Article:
Etymology
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Words related to star

sterling (n.)

c. 1300, "silver penny," perhaps from Middle English sterre (see star (n.)), according to OED "presumably" from the stars that appeared in the design of certain Norman coins, + diminutive suffix -ling. But starred coins were not especially common among Anglo-Saxon currency, and the stars on them tended to be small. The other theory [Kluge] is that it derives from Old French estedre "stater" (see stater). Sense broadened by 1560s to "money having the quality of the sterling," and c. 1600 to "English money in general." As an adjective from early 15c. From 1640s in general sense of "capable of standing a test" (as a sound coin would). A pound sterling was originally "a pound weight of sterlings," equal to about 240 of them.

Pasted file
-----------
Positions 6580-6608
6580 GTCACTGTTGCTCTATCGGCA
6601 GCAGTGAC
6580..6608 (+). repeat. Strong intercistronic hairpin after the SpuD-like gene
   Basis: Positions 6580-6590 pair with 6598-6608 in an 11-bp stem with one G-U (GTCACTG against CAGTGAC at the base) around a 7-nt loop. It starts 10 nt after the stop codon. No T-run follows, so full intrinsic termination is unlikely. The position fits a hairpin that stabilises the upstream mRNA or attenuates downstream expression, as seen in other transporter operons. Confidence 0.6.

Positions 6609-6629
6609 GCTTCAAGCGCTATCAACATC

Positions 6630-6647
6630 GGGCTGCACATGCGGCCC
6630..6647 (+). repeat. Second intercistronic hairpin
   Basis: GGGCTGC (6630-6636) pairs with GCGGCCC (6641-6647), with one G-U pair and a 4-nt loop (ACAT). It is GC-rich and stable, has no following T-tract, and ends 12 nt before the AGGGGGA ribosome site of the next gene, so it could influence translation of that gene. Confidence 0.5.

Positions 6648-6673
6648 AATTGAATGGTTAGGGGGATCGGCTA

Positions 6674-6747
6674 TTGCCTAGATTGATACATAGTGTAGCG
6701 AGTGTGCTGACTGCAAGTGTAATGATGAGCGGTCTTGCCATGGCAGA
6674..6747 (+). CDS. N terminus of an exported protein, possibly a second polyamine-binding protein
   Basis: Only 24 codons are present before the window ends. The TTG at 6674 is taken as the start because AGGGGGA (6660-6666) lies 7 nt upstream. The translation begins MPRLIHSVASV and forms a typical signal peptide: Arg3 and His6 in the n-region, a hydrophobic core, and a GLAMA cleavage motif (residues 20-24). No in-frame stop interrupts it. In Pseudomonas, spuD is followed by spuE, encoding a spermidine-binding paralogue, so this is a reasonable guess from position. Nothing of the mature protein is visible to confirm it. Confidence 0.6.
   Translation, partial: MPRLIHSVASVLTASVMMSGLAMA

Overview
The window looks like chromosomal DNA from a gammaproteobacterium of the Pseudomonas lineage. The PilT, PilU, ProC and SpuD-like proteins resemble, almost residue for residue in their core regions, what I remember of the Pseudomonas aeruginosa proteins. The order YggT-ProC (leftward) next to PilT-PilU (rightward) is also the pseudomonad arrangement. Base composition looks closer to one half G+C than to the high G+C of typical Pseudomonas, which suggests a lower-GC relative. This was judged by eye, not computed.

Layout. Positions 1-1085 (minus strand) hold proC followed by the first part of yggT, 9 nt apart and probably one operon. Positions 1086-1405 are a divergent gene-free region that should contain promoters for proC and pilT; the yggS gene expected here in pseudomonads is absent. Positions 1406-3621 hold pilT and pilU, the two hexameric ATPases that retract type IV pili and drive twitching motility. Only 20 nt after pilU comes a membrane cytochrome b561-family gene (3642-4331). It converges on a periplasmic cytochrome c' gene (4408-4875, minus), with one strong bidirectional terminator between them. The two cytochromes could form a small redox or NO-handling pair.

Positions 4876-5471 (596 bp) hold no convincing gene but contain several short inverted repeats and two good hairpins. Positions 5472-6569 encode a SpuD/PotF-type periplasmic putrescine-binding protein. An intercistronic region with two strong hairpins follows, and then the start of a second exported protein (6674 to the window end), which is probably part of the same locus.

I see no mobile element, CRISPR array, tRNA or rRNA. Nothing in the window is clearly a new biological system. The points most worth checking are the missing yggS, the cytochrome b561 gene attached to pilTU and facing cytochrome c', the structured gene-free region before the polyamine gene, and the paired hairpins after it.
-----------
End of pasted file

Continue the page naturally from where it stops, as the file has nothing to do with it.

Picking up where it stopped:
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superstar (n.)

also super-star, by 1919 in the entertainment sense in reference to vaudevillian Gertrude Hoffmann (1883-1966), "the world's greatest show-woman;" by 1920 in sports (Babe Ruth), from super- + star (n.). It also was used around the same time by astronomers for exceptionally large stars.

co-star 

also costar, 1915 as a noun; 1916 as a verb; from co- + star (v.).

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